I used to share your belief that 'quality will out'… but not any more. I suspect that our major difference on this matter lurks within that (you may not be aware that I am not calling for a new code, only a return to the level of conduct that used to make it a much more cohesive, inclusive and constructive community).It is very easy to infect people with false information and poison their debates without them being aware of it.There is also the matter of our community being a growing one. I worry about how newcomers approach it, and I am far from impressed by recent forays into weblogs by MPs and representatives of the MSM. It seems they want all of the benefits without the responsibilities.

  9. Bel says

    Sorry, Tim. I should have worded my above comment as a general point – I know from your previous post that you don't support the code.You would like 'a return to the level of conduct that used to make it a much more cohesive, inclusive and constructive community'.Did such a community ever exist? (I remember the bad old days of usenet) But the wider society (ie outside of the internet), is not 'cohesive, inclusive and constructive'. How then can one expect the internet to be like that? This is on the assumption that we are all one big community in the first place.

  10. Manic says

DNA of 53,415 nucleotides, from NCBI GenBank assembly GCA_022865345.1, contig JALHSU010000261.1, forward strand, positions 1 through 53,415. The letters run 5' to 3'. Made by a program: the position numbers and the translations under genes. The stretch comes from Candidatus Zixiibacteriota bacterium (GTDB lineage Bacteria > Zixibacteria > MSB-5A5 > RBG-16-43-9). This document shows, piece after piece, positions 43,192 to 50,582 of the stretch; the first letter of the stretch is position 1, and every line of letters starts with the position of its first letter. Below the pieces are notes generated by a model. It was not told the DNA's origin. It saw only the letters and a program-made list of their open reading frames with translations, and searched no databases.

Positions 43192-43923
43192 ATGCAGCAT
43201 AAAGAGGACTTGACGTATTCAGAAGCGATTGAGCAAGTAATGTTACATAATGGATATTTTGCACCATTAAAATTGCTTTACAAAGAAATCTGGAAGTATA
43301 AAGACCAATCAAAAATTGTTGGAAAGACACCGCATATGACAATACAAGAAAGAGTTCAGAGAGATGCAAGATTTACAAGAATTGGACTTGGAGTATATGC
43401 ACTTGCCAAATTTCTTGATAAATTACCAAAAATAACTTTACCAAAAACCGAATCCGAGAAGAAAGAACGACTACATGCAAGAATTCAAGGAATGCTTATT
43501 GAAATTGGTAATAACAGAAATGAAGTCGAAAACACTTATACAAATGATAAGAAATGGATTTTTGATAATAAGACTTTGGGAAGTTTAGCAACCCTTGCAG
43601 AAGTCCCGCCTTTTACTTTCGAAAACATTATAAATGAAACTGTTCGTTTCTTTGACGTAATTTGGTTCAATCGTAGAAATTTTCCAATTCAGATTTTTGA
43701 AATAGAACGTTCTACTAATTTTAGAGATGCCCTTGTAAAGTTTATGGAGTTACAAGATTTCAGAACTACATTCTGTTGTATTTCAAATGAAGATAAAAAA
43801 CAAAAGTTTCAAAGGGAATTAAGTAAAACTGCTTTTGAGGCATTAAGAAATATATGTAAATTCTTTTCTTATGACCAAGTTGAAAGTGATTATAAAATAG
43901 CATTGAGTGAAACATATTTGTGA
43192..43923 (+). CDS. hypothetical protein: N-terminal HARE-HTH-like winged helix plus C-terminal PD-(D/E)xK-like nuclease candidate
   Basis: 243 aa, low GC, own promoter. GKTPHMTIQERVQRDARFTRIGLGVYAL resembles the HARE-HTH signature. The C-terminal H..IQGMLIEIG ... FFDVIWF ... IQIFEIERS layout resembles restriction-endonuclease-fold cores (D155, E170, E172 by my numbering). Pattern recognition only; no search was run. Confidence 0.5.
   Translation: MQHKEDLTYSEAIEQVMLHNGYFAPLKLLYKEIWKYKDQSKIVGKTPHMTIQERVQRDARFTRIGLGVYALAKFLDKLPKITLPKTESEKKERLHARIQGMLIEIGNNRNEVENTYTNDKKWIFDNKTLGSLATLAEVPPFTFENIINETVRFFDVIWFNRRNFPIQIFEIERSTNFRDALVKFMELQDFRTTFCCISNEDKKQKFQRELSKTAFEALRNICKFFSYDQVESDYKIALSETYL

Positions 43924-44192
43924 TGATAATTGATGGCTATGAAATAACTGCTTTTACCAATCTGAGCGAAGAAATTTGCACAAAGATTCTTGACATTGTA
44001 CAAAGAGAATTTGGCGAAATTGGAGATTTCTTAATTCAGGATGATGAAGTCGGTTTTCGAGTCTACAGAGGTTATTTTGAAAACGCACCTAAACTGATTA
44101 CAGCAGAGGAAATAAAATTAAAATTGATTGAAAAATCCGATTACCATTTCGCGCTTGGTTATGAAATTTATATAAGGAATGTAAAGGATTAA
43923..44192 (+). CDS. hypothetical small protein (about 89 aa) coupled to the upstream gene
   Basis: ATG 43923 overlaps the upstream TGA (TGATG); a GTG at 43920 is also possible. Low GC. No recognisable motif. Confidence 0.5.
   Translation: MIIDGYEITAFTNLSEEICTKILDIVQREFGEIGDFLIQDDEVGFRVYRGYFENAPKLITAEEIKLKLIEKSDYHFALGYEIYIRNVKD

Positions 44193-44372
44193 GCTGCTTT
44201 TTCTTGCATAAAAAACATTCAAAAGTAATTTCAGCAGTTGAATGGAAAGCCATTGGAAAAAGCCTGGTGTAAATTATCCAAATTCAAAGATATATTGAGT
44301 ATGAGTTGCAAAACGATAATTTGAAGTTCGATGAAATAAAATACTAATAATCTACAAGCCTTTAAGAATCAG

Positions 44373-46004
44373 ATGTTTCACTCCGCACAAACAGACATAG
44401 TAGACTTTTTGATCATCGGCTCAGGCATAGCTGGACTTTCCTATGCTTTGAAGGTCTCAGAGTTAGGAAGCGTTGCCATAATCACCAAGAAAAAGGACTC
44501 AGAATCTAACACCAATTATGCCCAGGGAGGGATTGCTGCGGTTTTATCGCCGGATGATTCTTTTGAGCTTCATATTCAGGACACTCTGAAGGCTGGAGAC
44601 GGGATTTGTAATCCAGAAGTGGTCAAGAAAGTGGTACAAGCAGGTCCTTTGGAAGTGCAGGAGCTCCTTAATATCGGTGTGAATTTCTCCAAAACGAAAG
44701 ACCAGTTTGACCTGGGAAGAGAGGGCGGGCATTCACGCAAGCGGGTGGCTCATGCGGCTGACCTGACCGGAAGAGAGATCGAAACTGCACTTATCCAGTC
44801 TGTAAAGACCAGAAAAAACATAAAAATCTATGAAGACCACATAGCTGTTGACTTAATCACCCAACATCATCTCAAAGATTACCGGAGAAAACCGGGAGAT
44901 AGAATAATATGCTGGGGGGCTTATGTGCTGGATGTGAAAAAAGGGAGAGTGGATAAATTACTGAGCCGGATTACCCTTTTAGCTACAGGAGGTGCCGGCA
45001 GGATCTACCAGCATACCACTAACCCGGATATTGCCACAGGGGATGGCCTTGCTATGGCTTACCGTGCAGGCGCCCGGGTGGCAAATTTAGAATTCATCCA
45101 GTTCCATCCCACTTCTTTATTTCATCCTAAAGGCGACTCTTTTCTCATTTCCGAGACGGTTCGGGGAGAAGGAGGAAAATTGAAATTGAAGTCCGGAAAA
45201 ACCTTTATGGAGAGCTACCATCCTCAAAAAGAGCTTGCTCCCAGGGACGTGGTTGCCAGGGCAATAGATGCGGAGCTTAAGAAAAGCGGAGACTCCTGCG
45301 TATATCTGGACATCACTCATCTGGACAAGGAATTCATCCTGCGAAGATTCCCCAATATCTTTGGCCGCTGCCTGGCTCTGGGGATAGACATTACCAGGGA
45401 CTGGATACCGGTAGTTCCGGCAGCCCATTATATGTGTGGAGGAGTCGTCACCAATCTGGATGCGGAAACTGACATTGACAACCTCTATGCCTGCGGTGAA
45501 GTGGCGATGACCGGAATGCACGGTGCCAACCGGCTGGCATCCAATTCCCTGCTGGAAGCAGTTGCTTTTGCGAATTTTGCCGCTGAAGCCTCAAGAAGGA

Why I oughta…;o)It wasn't all green grass and shady trees and sunshine, no… but it was better than what we have now, and the general direction of growth, slow as it was, was positive.Let me give you an example; a couple of years ago, not many campaigners, MPs and councillors understood what blogs were, but those that did knew that they would have to deal with things like comments, trackback and (*gasp*) conversation if they wanted to participate. Now, many more campaigners, MPs and councillors *think* they know what blogs are, which has led to such brilliant 'interactive' projects such as Miliband's blog, Webcameron and Alastair Campbell's football blog.Meanwhile, those who might actually have something positive to offer are often shown Guido as THE example. They take one look and say "No fucking way!"There are also those types of politicians and members of the media who have a vested interest in avoiding blogs or keeping blogs out of the picture in general. They like to point at Guido as THE example for reasons that should be obvious*.(*Not that this was what Mr Kamm did recently.)And, diverse as we may be, we are still a community.